If you have been injured on the job, you may be entitled to benefits under your state’s workers' compensation laws.
These benefits can include payment of medical expenses associated with your injury, compensation while you are unable to return to work, vocational rehabilitation, permanent partial disability benefits, or total disability benefits. There are certain types of injuries that are usually covered by worker’s compensation, including traumatic physical injuries, repeated trauma injuries, and occupational diseases.
The good news is that worker’s compensation laws generally require most employers to carry worker’s compensation insurance. In Alabama, employers with more than five employees are required to participate in the program. In Florida, all employers with four or more employees must participate. So, most likely, you are covered.
What to do if you have been injured on the job
The first thing to do, if you have been injured at work, or learn that you have developed a job-related occupational disease, is to notify your employer immediately. There are deadlines for filing worker’s compensation claims, that vary in each state. Waiting to notify your employer may result in limiting the benefits you are entitled to receive.
Seek medical attention, if you have not already done so. Be sure to tell your doctor that your injury, either occurred on the job or in connection with your job. Also, contact your employer’s worker’s compensation insurance carrier. Your employer is required to post this information in the workplace. Once you have received medical treatment for your injury or illness, notify your employer in writing, before any deadlines have passed.
Consulting with a worker’s compensation attorney to make sure you have complied with the requirements in your state, is advisable. The process of obtaining full compensation can be complicated and intimidating. The Martin Law Firm, LLC, has years of experience representing injured workers in Alabama and Florida to ensure they can provide for themselves and their families even while they cannot work.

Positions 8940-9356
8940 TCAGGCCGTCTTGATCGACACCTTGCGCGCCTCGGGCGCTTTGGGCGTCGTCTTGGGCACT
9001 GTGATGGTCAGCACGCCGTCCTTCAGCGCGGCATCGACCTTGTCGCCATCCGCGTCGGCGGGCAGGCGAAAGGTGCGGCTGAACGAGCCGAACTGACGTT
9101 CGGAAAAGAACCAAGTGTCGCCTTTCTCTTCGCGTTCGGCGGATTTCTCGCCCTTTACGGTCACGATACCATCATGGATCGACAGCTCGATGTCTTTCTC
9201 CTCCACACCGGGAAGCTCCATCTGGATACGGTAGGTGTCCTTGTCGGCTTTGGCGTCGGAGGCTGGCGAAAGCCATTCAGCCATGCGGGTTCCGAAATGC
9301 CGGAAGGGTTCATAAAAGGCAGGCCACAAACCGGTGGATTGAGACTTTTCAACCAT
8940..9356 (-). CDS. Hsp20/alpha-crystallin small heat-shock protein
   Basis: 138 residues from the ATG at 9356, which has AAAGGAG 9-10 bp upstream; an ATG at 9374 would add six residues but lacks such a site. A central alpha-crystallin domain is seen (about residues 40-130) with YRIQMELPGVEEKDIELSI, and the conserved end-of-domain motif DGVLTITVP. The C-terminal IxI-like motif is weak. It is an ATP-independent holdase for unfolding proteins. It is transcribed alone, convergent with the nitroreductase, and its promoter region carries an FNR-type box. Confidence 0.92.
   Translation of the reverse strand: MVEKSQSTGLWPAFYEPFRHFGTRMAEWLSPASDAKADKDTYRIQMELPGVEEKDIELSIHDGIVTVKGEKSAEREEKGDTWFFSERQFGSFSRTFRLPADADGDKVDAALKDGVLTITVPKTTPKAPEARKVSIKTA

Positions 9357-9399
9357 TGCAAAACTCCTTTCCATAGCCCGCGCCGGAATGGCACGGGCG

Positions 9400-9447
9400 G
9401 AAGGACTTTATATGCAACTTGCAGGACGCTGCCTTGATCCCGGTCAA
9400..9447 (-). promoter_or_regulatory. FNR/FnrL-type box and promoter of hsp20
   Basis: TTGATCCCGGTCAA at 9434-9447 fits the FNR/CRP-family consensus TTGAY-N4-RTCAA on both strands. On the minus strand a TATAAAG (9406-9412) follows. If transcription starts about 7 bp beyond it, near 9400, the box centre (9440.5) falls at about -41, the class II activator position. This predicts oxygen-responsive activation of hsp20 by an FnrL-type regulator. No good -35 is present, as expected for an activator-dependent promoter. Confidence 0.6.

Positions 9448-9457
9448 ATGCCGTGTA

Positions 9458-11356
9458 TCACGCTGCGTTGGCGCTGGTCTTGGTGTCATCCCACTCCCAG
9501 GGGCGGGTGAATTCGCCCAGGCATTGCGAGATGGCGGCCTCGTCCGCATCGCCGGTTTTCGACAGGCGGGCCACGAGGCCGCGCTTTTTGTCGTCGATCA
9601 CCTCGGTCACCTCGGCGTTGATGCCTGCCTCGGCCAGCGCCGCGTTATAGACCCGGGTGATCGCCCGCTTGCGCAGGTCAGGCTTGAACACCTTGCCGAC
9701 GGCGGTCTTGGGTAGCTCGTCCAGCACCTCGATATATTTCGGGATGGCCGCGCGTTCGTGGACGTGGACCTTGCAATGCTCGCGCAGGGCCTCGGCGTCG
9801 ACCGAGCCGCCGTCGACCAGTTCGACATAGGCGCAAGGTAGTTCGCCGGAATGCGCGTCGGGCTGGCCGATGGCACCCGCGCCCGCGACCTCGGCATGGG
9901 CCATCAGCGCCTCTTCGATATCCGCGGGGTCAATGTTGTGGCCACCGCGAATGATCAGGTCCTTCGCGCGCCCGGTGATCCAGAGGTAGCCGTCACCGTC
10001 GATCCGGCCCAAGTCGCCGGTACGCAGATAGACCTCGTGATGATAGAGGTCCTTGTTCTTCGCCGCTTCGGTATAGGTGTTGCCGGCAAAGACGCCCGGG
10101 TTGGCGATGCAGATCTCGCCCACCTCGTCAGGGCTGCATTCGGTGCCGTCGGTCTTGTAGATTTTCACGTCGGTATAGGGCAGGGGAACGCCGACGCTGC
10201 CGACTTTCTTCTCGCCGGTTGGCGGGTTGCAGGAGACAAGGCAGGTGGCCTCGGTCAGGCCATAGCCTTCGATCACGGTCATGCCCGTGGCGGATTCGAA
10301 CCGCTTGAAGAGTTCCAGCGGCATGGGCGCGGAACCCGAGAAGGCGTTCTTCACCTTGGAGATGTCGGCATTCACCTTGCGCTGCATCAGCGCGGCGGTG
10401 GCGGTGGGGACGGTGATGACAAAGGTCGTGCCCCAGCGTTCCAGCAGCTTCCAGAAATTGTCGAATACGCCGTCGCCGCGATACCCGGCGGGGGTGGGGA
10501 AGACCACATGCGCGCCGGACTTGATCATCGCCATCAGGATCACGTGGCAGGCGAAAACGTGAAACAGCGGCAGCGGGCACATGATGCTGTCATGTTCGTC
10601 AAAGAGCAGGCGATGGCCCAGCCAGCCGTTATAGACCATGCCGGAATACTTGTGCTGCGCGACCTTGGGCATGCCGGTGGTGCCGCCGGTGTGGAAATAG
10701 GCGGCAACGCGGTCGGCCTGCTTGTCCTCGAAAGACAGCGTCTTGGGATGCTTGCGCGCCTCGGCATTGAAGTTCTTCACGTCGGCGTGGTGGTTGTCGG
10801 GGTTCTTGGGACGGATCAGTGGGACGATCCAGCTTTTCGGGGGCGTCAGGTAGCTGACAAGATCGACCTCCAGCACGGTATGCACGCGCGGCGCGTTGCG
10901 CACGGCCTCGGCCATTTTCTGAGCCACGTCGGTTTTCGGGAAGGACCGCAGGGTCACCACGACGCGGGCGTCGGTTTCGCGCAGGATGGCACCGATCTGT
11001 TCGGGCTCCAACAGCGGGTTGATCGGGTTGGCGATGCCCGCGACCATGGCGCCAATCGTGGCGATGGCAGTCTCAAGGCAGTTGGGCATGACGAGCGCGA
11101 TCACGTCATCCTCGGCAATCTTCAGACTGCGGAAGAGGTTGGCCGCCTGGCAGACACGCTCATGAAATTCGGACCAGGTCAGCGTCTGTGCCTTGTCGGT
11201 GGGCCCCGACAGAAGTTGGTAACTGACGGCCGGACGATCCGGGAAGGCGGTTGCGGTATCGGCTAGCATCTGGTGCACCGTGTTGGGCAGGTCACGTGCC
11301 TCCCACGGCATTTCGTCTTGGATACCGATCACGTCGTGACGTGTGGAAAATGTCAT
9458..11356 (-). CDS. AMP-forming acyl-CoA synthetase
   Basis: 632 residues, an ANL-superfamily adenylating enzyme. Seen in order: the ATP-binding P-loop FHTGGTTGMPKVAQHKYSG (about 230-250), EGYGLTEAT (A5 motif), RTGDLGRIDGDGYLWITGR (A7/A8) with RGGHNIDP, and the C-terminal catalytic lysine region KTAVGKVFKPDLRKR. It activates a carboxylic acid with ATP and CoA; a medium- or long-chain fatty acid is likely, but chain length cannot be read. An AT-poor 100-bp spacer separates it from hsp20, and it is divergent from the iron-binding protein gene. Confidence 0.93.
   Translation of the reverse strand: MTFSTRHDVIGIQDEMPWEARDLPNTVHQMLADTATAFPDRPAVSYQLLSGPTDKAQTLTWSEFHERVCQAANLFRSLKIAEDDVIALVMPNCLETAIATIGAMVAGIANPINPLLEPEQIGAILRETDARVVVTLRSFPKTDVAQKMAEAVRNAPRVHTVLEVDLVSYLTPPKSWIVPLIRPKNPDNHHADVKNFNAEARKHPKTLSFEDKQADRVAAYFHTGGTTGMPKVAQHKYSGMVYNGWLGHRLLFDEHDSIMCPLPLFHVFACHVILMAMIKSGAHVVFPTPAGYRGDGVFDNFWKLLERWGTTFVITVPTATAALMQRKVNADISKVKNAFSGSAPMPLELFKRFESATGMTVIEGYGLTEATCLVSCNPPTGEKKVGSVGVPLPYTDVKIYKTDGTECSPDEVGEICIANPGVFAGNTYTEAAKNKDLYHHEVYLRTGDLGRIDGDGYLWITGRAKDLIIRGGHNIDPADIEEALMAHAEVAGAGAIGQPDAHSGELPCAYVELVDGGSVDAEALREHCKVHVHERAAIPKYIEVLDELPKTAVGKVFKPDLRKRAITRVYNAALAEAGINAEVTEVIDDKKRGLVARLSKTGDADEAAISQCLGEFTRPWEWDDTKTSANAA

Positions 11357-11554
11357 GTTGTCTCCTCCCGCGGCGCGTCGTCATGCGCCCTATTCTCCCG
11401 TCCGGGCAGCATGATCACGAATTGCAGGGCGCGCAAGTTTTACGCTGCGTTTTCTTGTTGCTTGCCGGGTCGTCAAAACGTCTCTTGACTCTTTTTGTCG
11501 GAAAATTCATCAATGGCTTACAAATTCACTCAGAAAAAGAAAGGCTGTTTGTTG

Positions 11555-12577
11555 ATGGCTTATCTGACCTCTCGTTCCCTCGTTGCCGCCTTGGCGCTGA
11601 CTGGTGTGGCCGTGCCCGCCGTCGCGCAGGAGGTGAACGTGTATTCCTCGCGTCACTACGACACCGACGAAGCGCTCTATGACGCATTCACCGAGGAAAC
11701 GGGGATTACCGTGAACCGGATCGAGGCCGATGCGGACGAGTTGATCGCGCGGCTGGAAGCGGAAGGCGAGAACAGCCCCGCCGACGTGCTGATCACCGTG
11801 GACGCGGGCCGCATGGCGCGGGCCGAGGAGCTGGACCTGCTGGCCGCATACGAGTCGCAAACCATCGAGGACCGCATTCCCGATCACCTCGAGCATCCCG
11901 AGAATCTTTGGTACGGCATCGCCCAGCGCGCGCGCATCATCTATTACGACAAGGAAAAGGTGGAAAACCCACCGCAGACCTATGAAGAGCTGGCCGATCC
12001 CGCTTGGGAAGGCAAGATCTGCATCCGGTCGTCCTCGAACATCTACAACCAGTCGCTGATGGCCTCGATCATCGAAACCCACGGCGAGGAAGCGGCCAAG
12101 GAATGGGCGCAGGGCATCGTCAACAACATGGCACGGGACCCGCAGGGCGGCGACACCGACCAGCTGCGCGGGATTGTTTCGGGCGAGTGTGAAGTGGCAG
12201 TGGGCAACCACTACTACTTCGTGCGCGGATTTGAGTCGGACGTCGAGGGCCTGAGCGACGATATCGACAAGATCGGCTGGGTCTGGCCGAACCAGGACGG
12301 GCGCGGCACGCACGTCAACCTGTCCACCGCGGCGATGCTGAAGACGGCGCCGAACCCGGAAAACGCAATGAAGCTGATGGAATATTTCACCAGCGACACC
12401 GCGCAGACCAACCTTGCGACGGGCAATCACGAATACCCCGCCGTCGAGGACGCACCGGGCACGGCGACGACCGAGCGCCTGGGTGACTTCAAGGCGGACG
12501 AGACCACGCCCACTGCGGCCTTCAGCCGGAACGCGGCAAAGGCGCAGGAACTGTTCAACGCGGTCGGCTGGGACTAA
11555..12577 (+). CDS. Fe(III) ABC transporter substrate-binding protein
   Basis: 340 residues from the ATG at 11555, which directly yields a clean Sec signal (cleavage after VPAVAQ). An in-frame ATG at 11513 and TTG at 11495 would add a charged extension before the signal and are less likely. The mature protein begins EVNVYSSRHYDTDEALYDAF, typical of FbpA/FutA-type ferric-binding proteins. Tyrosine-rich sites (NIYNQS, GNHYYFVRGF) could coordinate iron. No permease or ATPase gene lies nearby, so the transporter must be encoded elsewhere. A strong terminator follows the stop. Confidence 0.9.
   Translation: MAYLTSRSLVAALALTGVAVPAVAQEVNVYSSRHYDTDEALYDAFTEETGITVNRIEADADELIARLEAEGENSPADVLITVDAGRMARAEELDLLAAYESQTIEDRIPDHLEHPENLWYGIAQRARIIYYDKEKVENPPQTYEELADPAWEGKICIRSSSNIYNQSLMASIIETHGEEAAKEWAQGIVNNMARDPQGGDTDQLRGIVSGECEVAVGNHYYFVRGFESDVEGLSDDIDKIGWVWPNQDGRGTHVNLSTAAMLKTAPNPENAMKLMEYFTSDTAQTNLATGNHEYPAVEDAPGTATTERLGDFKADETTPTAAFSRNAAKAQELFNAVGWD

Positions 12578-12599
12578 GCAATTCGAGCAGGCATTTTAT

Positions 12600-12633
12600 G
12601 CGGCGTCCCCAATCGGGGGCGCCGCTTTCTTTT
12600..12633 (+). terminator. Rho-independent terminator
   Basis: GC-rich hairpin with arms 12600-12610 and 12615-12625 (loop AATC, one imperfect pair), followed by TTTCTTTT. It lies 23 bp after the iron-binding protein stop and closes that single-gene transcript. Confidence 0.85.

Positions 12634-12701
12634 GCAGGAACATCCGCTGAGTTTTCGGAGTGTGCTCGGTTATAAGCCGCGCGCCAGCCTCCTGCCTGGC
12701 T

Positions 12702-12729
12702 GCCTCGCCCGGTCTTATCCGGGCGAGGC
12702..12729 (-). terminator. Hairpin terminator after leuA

Types of Workers' Compensation Benefits
Although worker’s compensation benefits are different in each state, there are certain benefits that all eligible employees are entitled to. These standard benefits include medical care, temporary or permanent disability benefits designed to at least partially replace lost wages, vocational rehabilitation, educational assistance, death benefits.
It is also important to understand that not all injuries are covered by workers’ compensation. In both Alabama and Florida, the following types of injuries are not included:
- Pre-existing injuries
- Injury due to illegal drug or alcohol use
- Injuries resulting from attempting suicide
- Injuries resulting from a fight started by the employee
- Injuries that occurred while the employee was not on the job
- Injuries resulting from violation of company policy
The consequences of filing a worker’s compensation claim
One of the things you must give up, when you receive workers' compensation benefits, is the right to sue your employer for additional compensation relating to your injury. This does not mean that you cannot file a lawsuit against someone else involved in that same injury. For instance, if you were injured in an automobile accident while on the job, and the other driver was at fault, you would still be able to sue the other driver. The Martin Law Firm, LLC can advise you of your legal options.
Workers in Florida and Alabama who have been hurt on the job should seek legal assistance promptly to protect their rights. For some workers, this representation involves ensuring that the employee gets the workers’ compensation he or she deserves. In other cases, this involves avoiding the workers’ compensation system, in situations where the employee’s most appropriate avenue of recovery is a tort lawsuit. To get the highest quality advice and assistance, contact the workers’ compensation attorneys at The Martin Law Firm, LLC at (866) 514-1957 or online now.